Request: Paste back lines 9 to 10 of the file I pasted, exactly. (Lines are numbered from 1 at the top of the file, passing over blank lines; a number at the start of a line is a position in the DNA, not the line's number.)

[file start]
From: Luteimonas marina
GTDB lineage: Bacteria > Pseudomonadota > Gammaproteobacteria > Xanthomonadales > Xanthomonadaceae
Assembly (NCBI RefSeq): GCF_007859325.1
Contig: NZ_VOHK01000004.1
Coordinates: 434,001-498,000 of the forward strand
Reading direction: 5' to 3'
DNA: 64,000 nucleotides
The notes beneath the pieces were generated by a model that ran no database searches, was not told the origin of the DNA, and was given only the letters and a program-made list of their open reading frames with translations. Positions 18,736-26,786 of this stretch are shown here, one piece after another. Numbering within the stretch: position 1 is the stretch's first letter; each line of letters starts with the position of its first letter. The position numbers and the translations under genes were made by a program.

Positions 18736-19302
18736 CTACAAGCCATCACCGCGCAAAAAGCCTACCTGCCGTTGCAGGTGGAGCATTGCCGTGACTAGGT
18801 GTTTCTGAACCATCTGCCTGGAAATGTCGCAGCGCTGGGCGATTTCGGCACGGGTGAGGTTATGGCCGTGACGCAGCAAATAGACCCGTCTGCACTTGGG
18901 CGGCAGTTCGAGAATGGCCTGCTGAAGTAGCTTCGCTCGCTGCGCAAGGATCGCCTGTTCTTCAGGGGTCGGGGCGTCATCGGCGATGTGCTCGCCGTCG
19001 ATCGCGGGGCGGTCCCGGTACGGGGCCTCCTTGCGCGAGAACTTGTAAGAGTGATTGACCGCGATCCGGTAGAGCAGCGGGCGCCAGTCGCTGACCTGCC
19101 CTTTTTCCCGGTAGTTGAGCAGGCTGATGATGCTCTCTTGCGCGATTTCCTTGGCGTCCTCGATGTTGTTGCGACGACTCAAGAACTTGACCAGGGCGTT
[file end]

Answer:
Positions 18736-19302
18736 CTACAAGCCATCACCGCGCAAAAAGCCTACCTGCCGTTGCAGGTGGAGCATTGCCGTGACTAGGT